Spend about 10-20 minutes a day on dating apps and then be done with them. You might want to turn off app notifications since they’re usually not important. You can find out who matched with you at a designated time rather than constantly thinking about and stressing over it.
Ask Deep Questions
Odds are, you don’t want to be messaging a person on Bumble for more than a week. You’ll likely want to know if the person is an actual match for you and then move to the first date phase pretty quickly. Because of this time limit, don’t waste your messages asking questions that won’t lead anywhere.
Instead, ask about things and topics that matter, like the following:
- What are your interests?
- What do you want out of this dating app?
- What brings you joy?
These questions will help you know if you can relate to them and if they seem like someone you would want to get to know better. While it’s nice to ask questions to ease into conversations, make sure to be intentional with your messages.
Don’t Worry About the First Message
I’ve only been on two dating apps, and I did judge the guys on Tinder based on their messages. That being said, a causal ‘Hey’ didn’t deter me from messaging back hundreds of people, and it won’t prevent anyone you match with either.
While it might be in your favor to message something cute, quirky, funny, romantic, or whatever you want, don’t let the stress of crafting a perfect first message freak you out and cause unneeded stress or hesitancy.
Take a Chance if You See Someone You Know
Unless you’re on Bumble while on vacation, you’ll probably see someone you know on the app. Dating apps are very common, and you’ll inevitably run into someone while swiping.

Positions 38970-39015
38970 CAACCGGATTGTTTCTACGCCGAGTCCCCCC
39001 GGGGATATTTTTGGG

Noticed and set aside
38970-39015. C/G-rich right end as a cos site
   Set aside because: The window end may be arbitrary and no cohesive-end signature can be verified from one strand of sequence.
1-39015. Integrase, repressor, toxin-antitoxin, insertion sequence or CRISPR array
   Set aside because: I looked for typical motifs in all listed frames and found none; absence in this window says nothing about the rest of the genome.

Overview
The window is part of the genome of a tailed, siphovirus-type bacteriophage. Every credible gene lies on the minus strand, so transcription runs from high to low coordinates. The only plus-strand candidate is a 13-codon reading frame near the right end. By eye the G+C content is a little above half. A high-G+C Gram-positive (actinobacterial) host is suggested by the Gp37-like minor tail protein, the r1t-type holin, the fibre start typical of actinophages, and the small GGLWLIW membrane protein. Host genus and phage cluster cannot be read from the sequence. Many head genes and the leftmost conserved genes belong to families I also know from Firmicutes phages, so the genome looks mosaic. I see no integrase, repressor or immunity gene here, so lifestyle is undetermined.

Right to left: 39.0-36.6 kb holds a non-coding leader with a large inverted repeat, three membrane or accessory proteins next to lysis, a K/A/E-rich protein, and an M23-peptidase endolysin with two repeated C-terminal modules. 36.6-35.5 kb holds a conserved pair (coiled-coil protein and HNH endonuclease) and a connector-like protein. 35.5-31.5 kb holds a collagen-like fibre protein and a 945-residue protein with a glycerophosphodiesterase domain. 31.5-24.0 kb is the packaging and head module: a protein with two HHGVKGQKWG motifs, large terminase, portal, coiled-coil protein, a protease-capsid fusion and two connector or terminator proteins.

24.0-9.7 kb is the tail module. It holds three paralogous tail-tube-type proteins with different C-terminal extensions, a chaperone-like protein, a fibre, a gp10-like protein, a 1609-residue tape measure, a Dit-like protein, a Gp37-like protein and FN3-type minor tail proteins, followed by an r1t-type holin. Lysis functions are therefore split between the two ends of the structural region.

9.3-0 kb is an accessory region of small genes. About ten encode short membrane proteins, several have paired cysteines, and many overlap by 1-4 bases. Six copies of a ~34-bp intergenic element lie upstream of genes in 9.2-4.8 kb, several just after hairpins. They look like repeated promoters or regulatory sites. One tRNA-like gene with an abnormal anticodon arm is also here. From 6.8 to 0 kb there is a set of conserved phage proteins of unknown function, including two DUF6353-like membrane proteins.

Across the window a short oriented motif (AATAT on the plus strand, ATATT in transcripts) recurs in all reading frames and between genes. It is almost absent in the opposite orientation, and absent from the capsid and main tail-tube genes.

While it might feel embarrassing to see and match with someone you knew before getting on the app, it can also be very rewarding. If you already know the person, or at least know of them, it takes some of the pressure off of you to learn everything about this new person. Strangely, it feels like a bit of a lifeline.
Online dating can be complicated and exhausting sometimes, and it’s good to have a buddy during it. Even if you don’t match and nothing comes from it, always swipe right on the people you know.
Don’t Put a Time Limit on the First Date
First dates are incredibly nerve-wracking, no matter who you are or who you’re meeting. I hated every first date before meeting my fiancé. I would have hated our original first date plan if we hadn’t rescheduled.
While going out to dinner is a classic date (and usually gets you a free meal), it can be more stressful than it’s worth. You might not know the vibe; you can put undue pressure on what to order, how many drinks you get, and even who pays. Also, for better or worse, there’s an invisible time limit on dinner. You can’t get up and leave in the first five minutes, but if the date is going well, you also can’t necessarily stay there for three hours.
That’s why I suggest going somewhere casual for the first date. Go on a walk around the park, go to Target, or maybe even get a cup of coffee. These dates can take 20 minutes, but they can also be elongated if the date is successful.
While online dating can be difficult and scary, it also opens up a new world of opportunities and people you wouldn’t have met otherwise. Be safe and use caution, but also have fun. You’re allowed to enjoy your time on these apps, and you’re allowed to fall in love with someone you met on Bumble. I promise that online dating is worth all the momentary stress and anxiety you might feel. And who knows? You might also meet your fiancé on Bumble.